Download Neurobiology of autism

Survey
yes no Was this document useful for you?
   Thank you for your participation!

* Your assessment is very important for improving the work of artificial intelligence, which forms the content of this project

Document related concepts

Down syndrome wikipedia, lookup

Progeroid syndromes wikipedia, lookup

Factitious disorder imposed on another wikipedia, lookup

Abusive head trauma wikipedia, lookup

Epidemiology of autism wikipedia, lookup

Transcript
Autism spectrum disorders:
are we there yet?
 Christopher Gillberg, MD, PhD
• Canberra October 2004
Christopher Gillberg
 Professor of Child and Adolescent Psychiatry
 University of Göteborg (Queen Silvia´s
Hospital)
 University of London (St George´s Hospital
Medical School)
 University of Glasgow (Yorkhill Hospital)
 University of Bergen (Haukeland sygehus)
Autism spectrum disorders
 Diagnostic concepts and clinical
presentations
 Prevalence/incidence/epidemiology
 Acquired brain lesions and ”comorbidity”
 Genetics
 Where in the brain is autism?
 Psychosocial interactions
 Intervention
 Outcome
 The future
Diagnostic concepts and
clinical presentations
 At least four clinical presentations of autism





(autism/autistic spectrum disorder) plus ”one” nonclinical
1. Autistic disorder (Kanner syndrome) which can be
subdivided into ”low-functioning” (”Wing´s triad with
severe learning disability/MR”) and ”relatively highfunctioning”
2. Asperger’s disorder (Asperger syndrome)
3. Childhood disintegrative disorder (Heller
syndrome) - different from ”late onset autism”?
4. PDD NOS (atypical autism, other autistic-like
condition, other autism spectrum disorder)
(5. The broader autism phenotype) (lesser variant,
shadow syndrome, autistic featutres)
Prevalence, incidence/epidemiology
 Prevalence much higher than believed in the past:




ASD in 1% of population, AD in 0.2%
many studies of prevalence, very few of incidence
no good evidence that overall rates have soared
but subgroup variation likely (e.g. ”premature
autism” has gone up, ”rubella autism” down)
ASD was always quite common? - 0.7% already in
the 1970s in Sweden
–
Gillberg 1983, Gillberg & Wing 1999, Fombonne 2003
Prevalence, incidence/epidemiology
 Associated with mental retardation 15% (80% in





autistic disorder/AD)
Associated with epilepsy 5-10% (35% in AD)
Medical disorder in 10% (25% in AD)
Skewed male:female ratio 2-4:1
High rate of visual, hearing and motor
impairments (including at birth)
Sibling rate raised; identical twin rate much
raised in classic autism
–
Rutter 1971, Wing 1981, Gillberg 1983, Gillberg & Coleman 1996, Gillberg 1999, Fombonne
2003
”Acquired” brain lesions and co-existing
disorders (”medical co-morbidity”)
 Tuberous sclerosis, Fragile X syndrome, Partial
tetrasomy 15, Down syndrome, XYY, XO,
Hypomelanosis of Ito, Rett complex variants,
Angelman syndrome, Williams syndrome, CHARGE
association, Smith-Magenis syndrome, Smith-LemliOpitz syndrome, CATCH 22, Fetal alcohol syndrome,
Retinopathy of prematurity, Thalidomide
embryopathy, Valproic syndrome, Moebius syndrome,
Silver-Russell syndrome, (Landau-Kleffner
syndrome), Herpes and rubella infection
–
Gillberg & Coleman 2003
Acquired brain lesions/
medical co-morbidity
 Known medical disorders 25% in autistic
disorder ”proper” (unselected samples) and
2-10% in Asperger syndrome
 These are either genetic in their own right,
affect autism susceptibility gene areas, or
cause brain lesions through direct/indirect
insults
 High rate of pre- and perinatal risk factors
–
Gillberg & Coleman 2000
Acquired brain lesions/
medical co-morbidity
 Tuberous sclerosis
– 3-9% of all autism cases, more common in those
with epilepsy
– chromosome 16p involved in one variant (autism
susceptibility genetic area? ADHD susceptibility
genetic area)
– dopamine genes on chromosome 9 affected in
other TS variant
– autism likely if TS lesions in temporofrontal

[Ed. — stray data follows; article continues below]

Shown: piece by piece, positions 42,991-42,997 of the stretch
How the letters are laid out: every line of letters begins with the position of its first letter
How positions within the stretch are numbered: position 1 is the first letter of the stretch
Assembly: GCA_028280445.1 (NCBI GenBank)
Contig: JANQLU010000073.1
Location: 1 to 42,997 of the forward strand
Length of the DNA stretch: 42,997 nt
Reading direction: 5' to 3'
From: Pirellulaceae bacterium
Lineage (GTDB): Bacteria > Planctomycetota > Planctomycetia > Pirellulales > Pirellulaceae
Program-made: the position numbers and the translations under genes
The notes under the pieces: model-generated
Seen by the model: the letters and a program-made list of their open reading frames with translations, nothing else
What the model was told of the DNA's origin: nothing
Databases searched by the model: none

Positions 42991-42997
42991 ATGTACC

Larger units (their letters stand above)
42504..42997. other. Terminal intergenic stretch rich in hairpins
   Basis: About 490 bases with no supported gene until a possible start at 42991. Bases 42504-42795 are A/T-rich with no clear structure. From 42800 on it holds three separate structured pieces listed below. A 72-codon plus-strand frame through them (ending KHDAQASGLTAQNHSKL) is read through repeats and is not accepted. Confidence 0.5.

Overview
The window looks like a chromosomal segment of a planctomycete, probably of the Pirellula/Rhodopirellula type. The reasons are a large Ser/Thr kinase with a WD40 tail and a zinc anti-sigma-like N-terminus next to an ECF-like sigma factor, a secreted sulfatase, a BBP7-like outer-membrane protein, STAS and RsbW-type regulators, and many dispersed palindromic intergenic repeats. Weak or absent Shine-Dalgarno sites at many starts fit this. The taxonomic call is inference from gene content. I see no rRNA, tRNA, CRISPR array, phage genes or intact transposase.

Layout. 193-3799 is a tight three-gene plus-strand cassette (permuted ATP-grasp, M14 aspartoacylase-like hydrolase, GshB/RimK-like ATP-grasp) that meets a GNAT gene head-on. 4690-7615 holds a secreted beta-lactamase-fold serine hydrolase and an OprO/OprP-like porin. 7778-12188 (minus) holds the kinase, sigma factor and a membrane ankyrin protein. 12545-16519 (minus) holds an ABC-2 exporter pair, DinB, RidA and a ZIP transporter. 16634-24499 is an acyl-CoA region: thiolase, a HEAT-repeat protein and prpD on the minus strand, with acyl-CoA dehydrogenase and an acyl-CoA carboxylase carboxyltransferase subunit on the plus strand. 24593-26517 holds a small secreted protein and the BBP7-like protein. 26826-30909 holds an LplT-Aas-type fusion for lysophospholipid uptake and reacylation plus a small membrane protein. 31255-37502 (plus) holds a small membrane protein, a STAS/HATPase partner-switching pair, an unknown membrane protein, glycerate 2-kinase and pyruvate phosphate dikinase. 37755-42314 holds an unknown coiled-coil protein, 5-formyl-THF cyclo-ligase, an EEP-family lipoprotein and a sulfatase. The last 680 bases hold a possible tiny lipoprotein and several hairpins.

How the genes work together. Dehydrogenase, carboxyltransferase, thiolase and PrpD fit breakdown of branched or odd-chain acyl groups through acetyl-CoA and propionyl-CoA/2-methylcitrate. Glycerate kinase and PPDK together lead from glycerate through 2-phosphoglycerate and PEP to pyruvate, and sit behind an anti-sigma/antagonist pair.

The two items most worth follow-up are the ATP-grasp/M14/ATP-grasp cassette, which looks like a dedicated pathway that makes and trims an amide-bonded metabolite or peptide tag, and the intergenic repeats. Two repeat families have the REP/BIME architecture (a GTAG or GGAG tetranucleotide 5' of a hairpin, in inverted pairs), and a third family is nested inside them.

regions and if there are many lesions
– Gillberg et al 1996, Bolton et al 1997
Acquired brain lesions/
medical co-morbidity
 Herpes encephalitis
– affects temporofrontal areas more often
than other brain structures
– can lead to classic symptoms of autism
even in previously unaffected individuals
who are 14 and 31 years of age
– Gillberg 1986, Gillberg IC 1991, Ghaziuddin et al 2002
Acquired brain lesions/
medical co-morbidity
 Thalidomide embryopathy
– Pattern of eye-abnormalities (including
Crocodile-tears) and limb anomalies in
those with autim dates the autism to 20-24
days post-conception
– 5% have classic autism (with or without
MR)
– Strömland et al 1994
Psychiatric ”co-morbidity”








ADHD/HKD (often part of autism in early life)
Tics (complex similar to stereotypies)
OCD (part of the triad?)
Anxiety (often strong environmental factors)
Depression
Bipolar disorder
Selective mutism
Most with AS will meet criteria for personaliy
disorder (inappropriate to diagnose?)
 Eating disorders (including anorexia nervosa)
 Sleep disorders
– Gillberg & Billstedt 2000
Genetics
 Sibs affected in 3%: core syndrome
 Sibs affected in 10-20%: spectrum disorder
 Identical co-twins affected in 60-90%
 Non-identical co-twins affected in 0-3%
 All of these findings refer to probands with
autism proper, not spectrum disorders
– Rutter 2002, Gillberg 2002
Genetics
 First-degree relatives increased rates of
affective disorders (including bipolar), social
phobia, obsessive-compulsive phenomena,
and ”broader phenotype symptoms”
 First-degree relatives also show possibly
increased rates of learning disorders
including MR, dyslexia and SLI
 What about ADHD? Tics?
Genetics
 Genes on certain chromosomes (e.g. 2, 6, 7,
16, 17, 18, 22, and X) may be important
(genome scan studies of sib-pairs)
 Clinical findings in particular syndromes such
as partial tetrasomy 15 (15q), Angelman
(15q), tuberous sclerosis (9q, 16p), fragile X
(X), Rett syndrome (X), Turner syndrome (X)
– Betancur 2003
Genetics
 Neuroligin genes on X-chromosome
mutated in some cases
 Neuroligin genes on other
chromosomes, including chromosome
17
 Other neurodevelopmental genes
according to microarray study
– Jamain, Bourgeron, Leboyer, Gillberg et al 2003, Laumonnier et al 2004,
Chi et al 2004, Larsson, et al 2004
Where in the brain is autism?
 Clinical finding: macrocephalus common
 Acquired brain lesions implicate fronto-
temporal and bilateral dysfunction in core
syndrome; right or left dysfunction in
spectrum disorder
 Autopsy data suggest: amygdala, pons
and cerebellum
–
Bayley et al 1997, Bauman 1988, Gillberg & Coleman 2000, Gillberg & deSouza 2002
Where in the brain is autism?
 Brainstem damage suggested by
– Thalidomide
– Moebius syndrome, CHARGE association, and
Goldenhar syndrome
– Auditory brainstem responses